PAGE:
I'm a two-spacer. I'm not quite sure why. But apparently, two-spacing is wrong. Modern fonts are designed for single spaces after the period. And yet, I am still, as I write this, using two spaces after the period. It's habit. Period tap tap. My thumb cannot help it. My right thumb that is. My left thumb, as far as I can tell, is nearly useless during typing. Lazy jackass.
I'm a bit stubborn. This isn't to say that I am conservative, merely stubborn. I am dead set on how things should be, even if that is not how they actually are. Contrast this with conservative thought which is dead set that things are how they should be. And then for another perspective, try reactionary thought which says that things were best as they were. People aren't very consistent with these. They are conservative in some areas (I didn't want to give up Windows XP), reactionary in others (bring back vanilla!), and progressive in others (socialized gay abortions). Though the circular, or more accurately, helical nature of history means that while anti-Wall Street sentiment seems progressive today, it's actually a very old idea (and older if we look beyond the symbol of Wall Street to banking in general), or that once upon a time, the idea of capitalism was a radical new concept that was shattering the social order.
Anyway, I found an interesting article on spaces after periods. I'm not sure I'm going to change, mostly due to laziness and forgetting about this in a couple days.
I had my econ midterm yesterday. It went... well... ish. I knew the material, I just didn't know it fast enough, so I ended up rushing near the end and certainly lost some points due to that. But I think I'll still get a B, or as they call it in Canada, Zed.
It made me wonder if the problem was a matter of excessive intervention in the time economy. The professor set a maximum supply of time, and even made it impossible to exchange time among students, meaning that even if there were a few who had an excess personal supply of time, other students had a shortage of time. Perhaps we would be better off if we could instead bid for time. For example, give everyone the standard amount of time as one extra credit point. They could then trade time for points, so that students who desperately needed more time could give up some points with the expectation that they could get more through improved test performance, while students who needed less time could trade useless time for valuable points. Maybe I should send that idea to our professor.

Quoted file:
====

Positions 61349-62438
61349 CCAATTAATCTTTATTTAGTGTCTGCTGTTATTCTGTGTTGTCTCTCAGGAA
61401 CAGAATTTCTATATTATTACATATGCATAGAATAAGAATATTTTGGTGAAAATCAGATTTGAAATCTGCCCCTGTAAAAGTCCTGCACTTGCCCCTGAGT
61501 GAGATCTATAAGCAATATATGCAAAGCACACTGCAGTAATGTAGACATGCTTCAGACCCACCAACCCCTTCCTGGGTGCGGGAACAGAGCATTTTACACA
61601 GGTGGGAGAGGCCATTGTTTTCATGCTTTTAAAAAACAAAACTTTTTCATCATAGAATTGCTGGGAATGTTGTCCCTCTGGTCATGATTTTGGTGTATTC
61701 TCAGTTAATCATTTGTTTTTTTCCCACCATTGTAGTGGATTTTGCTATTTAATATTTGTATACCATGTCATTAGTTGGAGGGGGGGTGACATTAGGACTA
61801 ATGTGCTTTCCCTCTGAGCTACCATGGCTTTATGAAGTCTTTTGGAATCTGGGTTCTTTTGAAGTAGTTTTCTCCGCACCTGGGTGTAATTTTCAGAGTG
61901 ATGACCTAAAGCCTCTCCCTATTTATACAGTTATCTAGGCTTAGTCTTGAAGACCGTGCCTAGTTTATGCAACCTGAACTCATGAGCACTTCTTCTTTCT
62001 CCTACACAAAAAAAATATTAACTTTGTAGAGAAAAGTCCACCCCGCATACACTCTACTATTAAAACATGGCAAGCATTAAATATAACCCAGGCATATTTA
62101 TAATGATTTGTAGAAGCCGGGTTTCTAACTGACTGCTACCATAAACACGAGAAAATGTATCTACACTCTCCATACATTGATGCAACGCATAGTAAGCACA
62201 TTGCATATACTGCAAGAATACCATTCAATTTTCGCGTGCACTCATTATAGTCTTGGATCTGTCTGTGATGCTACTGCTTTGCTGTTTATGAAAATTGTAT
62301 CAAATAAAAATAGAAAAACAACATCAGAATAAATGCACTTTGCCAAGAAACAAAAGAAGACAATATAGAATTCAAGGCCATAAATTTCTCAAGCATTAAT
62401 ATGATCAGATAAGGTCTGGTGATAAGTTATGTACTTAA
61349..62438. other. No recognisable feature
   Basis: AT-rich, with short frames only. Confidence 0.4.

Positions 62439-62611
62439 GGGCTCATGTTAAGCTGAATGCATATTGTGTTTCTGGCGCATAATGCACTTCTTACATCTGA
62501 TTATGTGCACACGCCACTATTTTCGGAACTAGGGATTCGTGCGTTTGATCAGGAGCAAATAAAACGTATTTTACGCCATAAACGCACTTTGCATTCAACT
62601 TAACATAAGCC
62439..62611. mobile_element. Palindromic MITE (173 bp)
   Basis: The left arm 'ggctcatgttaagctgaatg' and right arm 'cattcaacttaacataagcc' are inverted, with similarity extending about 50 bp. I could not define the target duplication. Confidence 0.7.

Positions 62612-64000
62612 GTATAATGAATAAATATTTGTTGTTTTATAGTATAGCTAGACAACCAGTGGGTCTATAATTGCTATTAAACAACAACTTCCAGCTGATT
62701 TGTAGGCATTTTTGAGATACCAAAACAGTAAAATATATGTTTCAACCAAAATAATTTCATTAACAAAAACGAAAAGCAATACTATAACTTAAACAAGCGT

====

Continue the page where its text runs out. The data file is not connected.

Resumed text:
After the example a few of us went to an Irish pub that I did not know existed. They had Guinness. This made me happy.
Stats midterm is next week. That worries me more than econ. Economics makes perfect sense: you take wildly false assumptions, plug them into an overly simplified model, and out fall answers that vaguely resemble reality if you don't look to closely. In contrast, statistics takes a vague stab at reality and can sometimes tell you if you're wrong, but stubbornly refuses to ever say if you're right. It's like a bad boss, but for analysis. And less readily understandable.
I'm not trying to suggest that I don't like statistics. I like statistics. I think we need more statistics and number-based analysis. But that doesn't mean that I personally am especially good at statistics or that I enjoy the work of fiddling with numbers to try to figure out what reality is. I take comfort in knowing that I am not a theoretical physicist.
A statistically invalid use of machinema to analyze the perceived relative effectiveness of shamans within the game World of Warcraft.
Uploaded Sep 12, 2010
Uploaded Jun 6, 2011
Happy Friday! Er. Thursday. Happy [this]day!
How can anyone say that's bad?
1 hour ago